Two more die from COVID-19 in Trumbull County

Mahoning becomes 1st county in Ohio with double-digit deaths

With another confirmed death, Mahoning County has 10 confirmed deaths from the COVID-19 pandemic — the most in the state and the first county to reach double digits in Ohio.

Meanwhile, the Trumbull County Combined Health District reported two more deaths in the county Wednesday, bringing its total number to five from the virus. That’s the fifth-most deaths of any county in the state.

The health district reported the two deaths late Wednesday, after the Ohio Department of Health provided its data.

At least 65 novel coronavirus deaths in Ohio were confirmed as of Wednesday, not including the two new ones in Trumbull.

Overall, the Mahoning Valley had 17 deaths — about one in every four deaths in the state were in Mahoning, Trumbull and Columbiana counties.

Mahoning County also had 177 confirmed cases of the virus as of Wednesday, the third most in the state and the most per capita of any county in Ohio, according to ODH.

Mahoning had nine reported deaths as of Tuesday and four as of Monday’s state report. The 10th death was a woman in her 70s who died Sunday.

Mahoning is the 12th-most populous county in Ohio.

With the two additional deaths, Trumbull now has the fifth-most COVID-19 deaths of any county in the state. It’s the 15th-most populous county in Ohio.

The state data can lag by a few days.

That’s evident by the state finally confirming Wednesday a third death in Trumbull County from the virus. That happened Sunday to a woman in her 70s and was reported Monday by that county’s health district.

Information about the two additional people who died from COVID-19 in Trumbull County was not made available by the county health district.

The state reported 2,547 confirmed cases of the virus Wednesday, up from 2,199 Tuesday, according to the Ohio Department of Health.

In Mahoning County, 177 cases were confirmed with 78 hospitalized, up from 153 and 70, respectively, Tuesday.

Trumbull County reported 58 cases with 28 hospitalized Wednesday, up from 50 and 26, respectively, a day earlier. That is the 10th-most cases of any county in the state.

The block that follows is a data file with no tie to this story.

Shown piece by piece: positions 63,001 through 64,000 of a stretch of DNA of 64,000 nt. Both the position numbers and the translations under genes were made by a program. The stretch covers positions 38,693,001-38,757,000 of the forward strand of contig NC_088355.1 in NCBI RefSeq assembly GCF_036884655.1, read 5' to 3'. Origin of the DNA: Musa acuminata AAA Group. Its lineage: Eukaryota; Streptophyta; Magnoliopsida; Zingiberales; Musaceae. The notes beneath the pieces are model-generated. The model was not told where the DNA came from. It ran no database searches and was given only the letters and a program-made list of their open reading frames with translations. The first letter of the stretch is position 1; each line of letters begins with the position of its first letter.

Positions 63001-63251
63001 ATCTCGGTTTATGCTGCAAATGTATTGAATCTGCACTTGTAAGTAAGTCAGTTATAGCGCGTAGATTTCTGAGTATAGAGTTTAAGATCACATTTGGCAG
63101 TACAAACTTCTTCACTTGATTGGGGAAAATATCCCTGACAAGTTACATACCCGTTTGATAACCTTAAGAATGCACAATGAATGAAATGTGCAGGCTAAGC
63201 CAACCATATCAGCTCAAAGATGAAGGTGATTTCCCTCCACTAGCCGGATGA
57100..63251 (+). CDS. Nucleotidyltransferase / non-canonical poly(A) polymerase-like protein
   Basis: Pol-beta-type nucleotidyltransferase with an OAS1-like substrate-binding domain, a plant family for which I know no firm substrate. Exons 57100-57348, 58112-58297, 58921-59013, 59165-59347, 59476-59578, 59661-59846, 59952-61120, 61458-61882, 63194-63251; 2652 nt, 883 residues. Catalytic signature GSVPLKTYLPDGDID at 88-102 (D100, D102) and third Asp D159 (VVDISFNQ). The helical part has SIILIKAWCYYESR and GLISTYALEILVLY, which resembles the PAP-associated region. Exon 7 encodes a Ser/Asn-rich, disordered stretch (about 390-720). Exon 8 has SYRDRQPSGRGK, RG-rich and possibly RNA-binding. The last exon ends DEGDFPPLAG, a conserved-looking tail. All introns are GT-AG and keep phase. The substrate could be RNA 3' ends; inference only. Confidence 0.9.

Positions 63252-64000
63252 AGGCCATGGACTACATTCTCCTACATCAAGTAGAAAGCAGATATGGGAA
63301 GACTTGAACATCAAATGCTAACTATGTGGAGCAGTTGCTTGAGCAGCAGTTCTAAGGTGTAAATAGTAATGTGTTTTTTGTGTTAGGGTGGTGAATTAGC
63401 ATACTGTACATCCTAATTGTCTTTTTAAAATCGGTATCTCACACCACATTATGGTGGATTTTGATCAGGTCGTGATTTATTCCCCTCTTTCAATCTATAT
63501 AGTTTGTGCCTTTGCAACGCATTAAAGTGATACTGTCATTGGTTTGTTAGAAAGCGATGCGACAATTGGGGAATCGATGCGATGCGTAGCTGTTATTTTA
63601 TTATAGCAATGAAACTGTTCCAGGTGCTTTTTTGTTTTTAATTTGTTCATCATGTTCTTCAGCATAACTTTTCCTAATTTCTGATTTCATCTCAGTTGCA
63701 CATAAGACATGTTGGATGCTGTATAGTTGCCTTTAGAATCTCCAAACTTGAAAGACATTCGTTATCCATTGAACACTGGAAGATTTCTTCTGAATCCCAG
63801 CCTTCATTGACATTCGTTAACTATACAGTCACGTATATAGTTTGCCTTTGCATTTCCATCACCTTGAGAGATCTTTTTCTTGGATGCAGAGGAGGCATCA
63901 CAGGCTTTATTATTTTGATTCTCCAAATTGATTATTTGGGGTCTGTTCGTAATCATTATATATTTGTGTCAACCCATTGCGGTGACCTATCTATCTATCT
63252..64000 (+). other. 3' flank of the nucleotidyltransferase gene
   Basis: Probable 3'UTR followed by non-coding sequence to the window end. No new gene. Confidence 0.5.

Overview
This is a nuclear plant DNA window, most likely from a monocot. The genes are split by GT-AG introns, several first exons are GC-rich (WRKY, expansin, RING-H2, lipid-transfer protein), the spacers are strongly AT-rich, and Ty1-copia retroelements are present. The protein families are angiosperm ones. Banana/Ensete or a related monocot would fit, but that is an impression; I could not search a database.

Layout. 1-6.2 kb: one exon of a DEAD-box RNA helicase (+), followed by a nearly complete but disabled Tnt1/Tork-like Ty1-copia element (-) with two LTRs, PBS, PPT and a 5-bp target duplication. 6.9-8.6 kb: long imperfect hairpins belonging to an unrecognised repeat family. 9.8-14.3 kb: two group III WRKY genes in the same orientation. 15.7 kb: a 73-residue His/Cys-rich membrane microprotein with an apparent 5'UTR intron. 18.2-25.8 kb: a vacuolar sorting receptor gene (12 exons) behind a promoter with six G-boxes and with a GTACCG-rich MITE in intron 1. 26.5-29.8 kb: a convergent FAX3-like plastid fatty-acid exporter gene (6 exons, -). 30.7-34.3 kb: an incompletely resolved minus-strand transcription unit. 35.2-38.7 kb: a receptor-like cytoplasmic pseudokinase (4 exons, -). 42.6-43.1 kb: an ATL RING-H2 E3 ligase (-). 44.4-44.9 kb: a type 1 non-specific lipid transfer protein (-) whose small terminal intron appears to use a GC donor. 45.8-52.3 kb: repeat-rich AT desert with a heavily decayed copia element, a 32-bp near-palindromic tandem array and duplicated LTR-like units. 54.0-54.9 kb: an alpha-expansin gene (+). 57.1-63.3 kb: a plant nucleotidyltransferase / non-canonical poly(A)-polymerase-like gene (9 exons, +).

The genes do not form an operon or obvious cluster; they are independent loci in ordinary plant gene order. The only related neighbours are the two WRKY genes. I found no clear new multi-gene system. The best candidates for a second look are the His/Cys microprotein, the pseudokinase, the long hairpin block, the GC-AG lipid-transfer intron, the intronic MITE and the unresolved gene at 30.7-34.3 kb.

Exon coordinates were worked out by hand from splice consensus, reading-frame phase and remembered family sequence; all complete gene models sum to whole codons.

In Columbiana County, 19 cases have been recorded with 12 hospitalized Wednesday, up from 15 and 9.

There remains two deaths in Columbiana County.

Statewide, 679 people were hospitalized as of Wednesday because of COVID-19, up from 585 Tuesday.

On Wednesday, 222 people were in intensive-care units with the virus Wednesday, up from 198 a day earlier.

“I wish I could give you hope about your summer, but the truth is if the curve peaks in May, it will be a slow process to get to the end of the curve,” said Dr. Amy Acton, director of the Ohio Department of Health.

She also said: “Don’t forget that everyone is going through the same stress.”


On Wednesday, Acton signed an order, effective immediately, requiring hospitals that don’t do their own COVID-19 testings — most don’t — to send the samples to a hospital that does testing. Gov. Mike DeWine said three hospital systems in Cleveland and one in Columbus have the capacity to do the tests.

Also, DeWine said as soon as the state gets rapid testing, expected next week, these will be available in “free-standing emergency departments, urgent care centers, free-standing ambulatory surgery centers — not in use due to postponement of elective surgeries — and hospital multi-use health care facilities that house a lab service.”

DeWine said he plans to sign an executive order today that he declined to discuss Wednesday, but hinted it will be far-reaching.

On March 22, DeWine ordered the closing of nonessential businesses and for the public to stay at home, effective at 11:59 p.m. March 23, through next Monday with exemptions. DeWine has declined to say when he’ll extend it, but acknowledged it was likely.


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